11 Ideal Market Structure MARKET OPERATOR Independent Administrator Stakeholder Input on Market Rules SUPPLY/ GENERATION TRANSMISSION Fully competitive No requirement for RMRs Limited need for regulatory oversight or market monitoring Independent platform for market For profit, but regulated and under regional planning Operational and ownership synergies
12 Ideal Market Structure (cont.) Get the Basics Right secure system operation competitive wholesale & retail markets without market power mitigation fixes economic benefits to customers adequate investment for long term asset/system health RTOs are a good start, but not end state International Experience Not-for-profit transmission administration proving inefficient due to inability to exploit ownership/operations synergies and lack of cost accountability. Merchant transmission model is working in limited niche, and re-regulating transmission everywhere else
13 Transmission Platform Characteristics: independent, for-profit, asset-owning, regionally planned, regulated Benefits More transmission will be built Smarter, more efficient grid management Greater assurance of open access More competitive markets
14 Part III How do we get there?
15 Transmission – Key objectives Reliability High availability/low disconnections Proactive asset replacement Efficiency New investment to enhance system Operational enhancements to mitigate congestion Cost-effective performance Facilitate markets Nondiscriminatory access and approach Expand scope of markets & mitigate need for RMR
16 How do we get there? Step 1: Stimulate Transmission Investment Action needed now to improve system Step 2: Move towards improved Transmission Business structure Move towards independence and consolidation Step 3: Self-sustaining incentives Large independent transmission entities can be incentivised to deliver enhanced performance with Performance Based Rates Incentives can be targeted on customer benefits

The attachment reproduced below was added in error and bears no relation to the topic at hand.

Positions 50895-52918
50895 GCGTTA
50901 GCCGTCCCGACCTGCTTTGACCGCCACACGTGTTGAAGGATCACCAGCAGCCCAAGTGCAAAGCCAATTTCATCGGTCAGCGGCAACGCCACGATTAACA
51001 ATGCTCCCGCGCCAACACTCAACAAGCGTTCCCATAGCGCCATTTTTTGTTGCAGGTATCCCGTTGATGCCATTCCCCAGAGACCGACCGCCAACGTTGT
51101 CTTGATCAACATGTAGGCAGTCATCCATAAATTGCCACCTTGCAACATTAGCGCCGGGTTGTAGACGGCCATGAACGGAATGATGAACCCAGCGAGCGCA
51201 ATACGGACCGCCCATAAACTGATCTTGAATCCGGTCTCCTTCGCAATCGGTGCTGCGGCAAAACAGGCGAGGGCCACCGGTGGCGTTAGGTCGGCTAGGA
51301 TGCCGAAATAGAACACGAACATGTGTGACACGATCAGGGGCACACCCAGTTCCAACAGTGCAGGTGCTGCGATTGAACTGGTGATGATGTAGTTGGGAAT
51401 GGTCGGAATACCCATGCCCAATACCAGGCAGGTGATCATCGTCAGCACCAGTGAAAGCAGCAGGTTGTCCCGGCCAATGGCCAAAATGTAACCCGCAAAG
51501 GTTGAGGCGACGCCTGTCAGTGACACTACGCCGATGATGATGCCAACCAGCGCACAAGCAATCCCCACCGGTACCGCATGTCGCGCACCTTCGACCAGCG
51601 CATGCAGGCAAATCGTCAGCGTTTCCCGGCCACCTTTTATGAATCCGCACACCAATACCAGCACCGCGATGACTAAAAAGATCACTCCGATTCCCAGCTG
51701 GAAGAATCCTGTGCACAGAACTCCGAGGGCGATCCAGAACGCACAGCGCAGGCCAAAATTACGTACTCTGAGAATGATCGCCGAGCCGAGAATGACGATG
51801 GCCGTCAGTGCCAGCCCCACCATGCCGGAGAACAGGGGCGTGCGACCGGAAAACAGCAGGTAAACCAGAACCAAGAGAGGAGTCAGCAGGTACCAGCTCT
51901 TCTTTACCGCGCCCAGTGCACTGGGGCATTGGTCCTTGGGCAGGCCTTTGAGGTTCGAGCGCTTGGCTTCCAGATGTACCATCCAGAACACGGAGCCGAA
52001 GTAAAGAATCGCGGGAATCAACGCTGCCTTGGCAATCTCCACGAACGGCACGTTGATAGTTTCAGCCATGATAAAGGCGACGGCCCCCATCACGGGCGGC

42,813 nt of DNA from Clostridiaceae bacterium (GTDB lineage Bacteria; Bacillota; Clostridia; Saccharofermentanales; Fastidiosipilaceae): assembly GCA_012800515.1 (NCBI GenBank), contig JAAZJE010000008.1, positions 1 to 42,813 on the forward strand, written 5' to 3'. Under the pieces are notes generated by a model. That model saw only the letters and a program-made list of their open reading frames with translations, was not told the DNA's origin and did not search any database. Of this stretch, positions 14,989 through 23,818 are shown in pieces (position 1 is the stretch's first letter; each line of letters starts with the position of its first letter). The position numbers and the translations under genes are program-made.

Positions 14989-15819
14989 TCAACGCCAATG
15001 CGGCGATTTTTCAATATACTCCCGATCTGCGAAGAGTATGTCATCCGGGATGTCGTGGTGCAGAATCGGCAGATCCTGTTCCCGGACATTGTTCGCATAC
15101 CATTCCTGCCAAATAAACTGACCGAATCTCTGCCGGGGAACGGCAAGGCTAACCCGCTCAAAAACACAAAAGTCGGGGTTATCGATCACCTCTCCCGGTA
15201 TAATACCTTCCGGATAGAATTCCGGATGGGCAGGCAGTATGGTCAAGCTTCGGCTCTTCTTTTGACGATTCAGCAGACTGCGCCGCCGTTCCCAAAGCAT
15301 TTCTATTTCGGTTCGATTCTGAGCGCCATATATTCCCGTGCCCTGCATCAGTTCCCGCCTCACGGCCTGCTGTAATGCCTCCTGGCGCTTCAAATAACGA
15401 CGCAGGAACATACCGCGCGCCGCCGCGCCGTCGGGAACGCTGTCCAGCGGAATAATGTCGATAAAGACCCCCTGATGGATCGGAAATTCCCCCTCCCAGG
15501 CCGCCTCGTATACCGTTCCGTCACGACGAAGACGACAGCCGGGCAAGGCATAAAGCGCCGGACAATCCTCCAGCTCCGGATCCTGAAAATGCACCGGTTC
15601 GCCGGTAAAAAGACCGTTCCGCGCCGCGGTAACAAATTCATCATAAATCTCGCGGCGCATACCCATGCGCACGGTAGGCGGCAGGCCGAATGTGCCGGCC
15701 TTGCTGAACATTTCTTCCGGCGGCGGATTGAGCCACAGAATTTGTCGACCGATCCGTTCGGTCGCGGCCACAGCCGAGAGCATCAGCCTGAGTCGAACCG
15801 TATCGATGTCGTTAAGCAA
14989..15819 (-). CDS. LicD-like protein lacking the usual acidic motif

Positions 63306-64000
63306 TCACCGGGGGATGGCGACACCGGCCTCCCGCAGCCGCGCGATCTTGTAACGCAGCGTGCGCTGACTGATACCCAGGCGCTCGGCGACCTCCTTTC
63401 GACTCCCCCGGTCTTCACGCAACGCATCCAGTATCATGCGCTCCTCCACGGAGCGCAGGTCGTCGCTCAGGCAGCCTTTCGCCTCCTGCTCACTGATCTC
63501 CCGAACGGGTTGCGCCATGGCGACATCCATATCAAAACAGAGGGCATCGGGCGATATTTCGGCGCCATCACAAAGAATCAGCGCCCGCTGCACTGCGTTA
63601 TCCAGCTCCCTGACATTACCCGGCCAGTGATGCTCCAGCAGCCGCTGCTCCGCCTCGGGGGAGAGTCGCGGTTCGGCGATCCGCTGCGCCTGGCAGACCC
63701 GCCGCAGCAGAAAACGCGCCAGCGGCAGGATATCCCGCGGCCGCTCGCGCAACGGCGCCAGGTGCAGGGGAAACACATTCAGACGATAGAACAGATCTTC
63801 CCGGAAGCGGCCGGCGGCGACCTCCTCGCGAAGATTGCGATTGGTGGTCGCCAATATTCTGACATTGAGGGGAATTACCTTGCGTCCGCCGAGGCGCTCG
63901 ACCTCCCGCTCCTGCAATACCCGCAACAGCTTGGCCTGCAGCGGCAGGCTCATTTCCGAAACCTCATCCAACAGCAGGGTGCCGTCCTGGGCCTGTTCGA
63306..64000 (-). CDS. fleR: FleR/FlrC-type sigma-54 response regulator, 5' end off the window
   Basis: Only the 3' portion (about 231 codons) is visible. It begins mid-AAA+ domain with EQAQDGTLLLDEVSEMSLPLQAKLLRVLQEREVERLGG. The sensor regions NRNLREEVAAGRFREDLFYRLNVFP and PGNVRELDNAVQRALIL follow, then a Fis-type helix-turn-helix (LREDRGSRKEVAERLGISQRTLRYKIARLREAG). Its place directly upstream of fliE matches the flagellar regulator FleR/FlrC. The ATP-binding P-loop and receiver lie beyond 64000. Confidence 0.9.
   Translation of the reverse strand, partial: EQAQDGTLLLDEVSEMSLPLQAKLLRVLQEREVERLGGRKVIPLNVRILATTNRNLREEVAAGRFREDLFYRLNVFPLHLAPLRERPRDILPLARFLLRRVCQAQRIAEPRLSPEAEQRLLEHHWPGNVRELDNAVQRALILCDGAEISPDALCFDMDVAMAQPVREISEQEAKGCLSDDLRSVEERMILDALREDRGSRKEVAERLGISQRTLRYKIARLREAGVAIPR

17 Adequate Incentives Incentives for transmission investment Ensure return at high end of range of reasonableness Should reflect prompt and full recovery of investment Does not need to be tied to RTO if appropriate planning Incentives for independence and consolidation Reward moves in the right direction based on end-state market structure A sliding scale is needed to reflect moves which may vary based on particular facts and circumstances
18 Forms of incentives ROE based Others PBRs Tax incentives and hold harmless Recovery acceleration CWIP in rates
19 Ensuring transmission is a viable business Greater functionality for transmission focused companies Regional planning -- both reliability and economic Recognition that TX is a market platform -- not a market product Clarify cost allocation/cost recovery Share vision and policy advice with Other Regulators -- Congress and States
20 Improve the Grid How it all fits together ROE Adders; CWIP; Accelerated Depreciation ROE Adders; Tax Incentives and Hold Harmless PBRs Business Structure Self-sustaining incentives General policy ensuring that transmission is a viable business